Tommy's drum-chill factor

Last night at Cue Recording, Tommy Barrick, Pete Ostle, and I put down the rhythm tracks for two more Chaise Lounge songs.

One is an instrumental currently called “Celestial Navigation.” Seeing as that title got catcalls from engineer Ken Schubert, I seriously doubt the name is going to stick, but the piece is a keeper. This is an original—one of our patented vocalese songs where Marilyn sings in unison with trombone. It has something Pat Metheny-like about it (not that ANYONE would mistake my guitar playing for his!).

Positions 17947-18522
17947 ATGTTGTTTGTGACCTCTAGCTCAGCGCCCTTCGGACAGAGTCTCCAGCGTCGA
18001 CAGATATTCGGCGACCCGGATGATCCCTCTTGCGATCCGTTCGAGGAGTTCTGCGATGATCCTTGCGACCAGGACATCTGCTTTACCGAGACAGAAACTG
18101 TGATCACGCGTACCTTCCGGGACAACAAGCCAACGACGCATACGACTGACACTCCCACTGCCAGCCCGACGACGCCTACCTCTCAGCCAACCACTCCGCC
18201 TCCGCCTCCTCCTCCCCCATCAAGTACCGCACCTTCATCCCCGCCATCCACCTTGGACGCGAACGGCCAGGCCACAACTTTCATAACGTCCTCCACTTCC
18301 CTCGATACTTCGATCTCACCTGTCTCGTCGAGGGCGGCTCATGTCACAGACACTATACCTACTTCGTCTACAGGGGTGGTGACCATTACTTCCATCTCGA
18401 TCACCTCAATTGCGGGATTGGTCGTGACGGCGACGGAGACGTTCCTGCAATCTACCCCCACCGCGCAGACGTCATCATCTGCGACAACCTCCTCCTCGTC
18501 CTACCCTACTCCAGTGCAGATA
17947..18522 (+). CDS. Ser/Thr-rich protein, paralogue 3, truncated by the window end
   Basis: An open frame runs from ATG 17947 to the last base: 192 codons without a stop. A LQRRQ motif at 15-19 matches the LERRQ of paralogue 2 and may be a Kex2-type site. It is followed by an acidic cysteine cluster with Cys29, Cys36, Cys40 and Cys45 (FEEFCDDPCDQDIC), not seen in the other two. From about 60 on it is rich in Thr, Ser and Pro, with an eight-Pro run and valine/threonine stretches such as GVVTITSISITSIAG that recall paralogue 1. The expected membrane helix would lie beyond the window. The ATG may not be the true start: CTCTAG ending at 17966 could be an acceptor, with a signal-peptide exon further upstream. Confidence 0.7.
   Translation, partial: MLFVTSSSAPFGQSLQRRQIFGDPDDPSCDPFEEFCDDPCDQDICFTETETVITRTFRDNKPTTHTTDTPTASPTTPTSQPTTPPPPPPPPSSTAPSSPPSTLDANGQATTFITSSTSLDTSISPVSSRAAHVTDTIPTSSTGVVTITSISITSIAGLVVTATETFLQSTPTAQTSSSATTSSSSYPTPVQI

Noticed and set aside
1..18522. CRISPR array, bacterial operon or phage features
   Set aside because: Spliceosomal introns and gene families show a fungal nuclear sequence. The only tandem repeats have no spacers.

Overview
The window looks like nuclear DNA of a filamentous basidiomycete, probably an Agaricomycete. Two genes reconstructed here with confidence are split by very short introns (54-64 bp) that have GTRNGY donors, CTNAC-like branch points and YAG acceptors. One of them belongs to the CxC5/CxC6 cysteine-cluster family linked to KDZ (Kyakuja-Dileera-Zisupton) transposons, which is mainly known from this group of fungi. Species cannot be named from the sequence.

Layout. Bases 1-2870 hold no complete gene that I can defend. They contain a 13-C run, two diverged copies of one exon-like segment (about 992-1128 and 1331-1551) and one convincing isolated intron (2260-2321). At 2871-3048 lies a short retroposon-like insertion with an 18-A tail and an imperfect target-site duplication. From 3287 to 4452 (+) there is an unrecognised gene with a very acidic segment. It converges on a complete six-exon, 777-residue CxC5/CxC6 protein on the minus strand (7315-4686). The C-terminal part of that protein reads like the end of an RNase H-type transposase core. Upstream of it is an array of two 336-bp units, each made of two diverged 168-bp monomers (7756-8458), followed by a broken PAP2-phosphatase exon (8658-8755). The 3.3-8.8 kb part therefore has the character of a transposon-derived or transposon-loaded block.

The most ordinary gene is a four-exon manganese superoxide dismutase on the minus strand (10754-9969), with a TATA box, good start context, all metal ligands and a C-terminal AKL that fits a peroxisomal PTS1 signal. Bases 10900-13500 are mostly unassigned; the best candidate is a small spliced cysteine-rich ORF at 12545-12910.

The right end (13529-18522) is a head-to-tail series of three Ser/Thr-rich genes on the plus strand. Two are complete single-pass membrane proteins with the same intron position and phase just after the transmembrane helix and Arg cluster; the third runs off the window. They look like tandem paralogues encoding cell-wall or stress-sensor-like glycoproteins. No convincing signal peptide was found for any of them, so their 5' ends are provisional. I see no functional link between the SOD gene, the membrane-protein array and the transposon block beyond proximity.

The other track we put down is an an instrumental arrangement of “Old Man River.” It is a drum feature. The tempo/click we recorded at was mm 152—that is, 152 beats per minute.  But the entire chart is written to be played with a double-time swing feel. So it’s sort of like the wind-chill factor today: it’s 20 degrees out but *feels* like 8. The click track we used was 152 but felt like 304, which is pretty much as fast as I can possibly play. This speed is especially incongruous because “Old Man River” is traditionally played as a ballad. In the top left corner of the chart where it should give some indication of the tempo, e.g., “Largo,” we scribbled “Tempo de Tear-Ass.” Tommy killed it. He took a 32-bar solo in the middle of the song that is just beautiful. It is melodic, funny, interesting; all the things you might think a drum solo could not be. That ’60s Gretsch kit of his got a workout last night!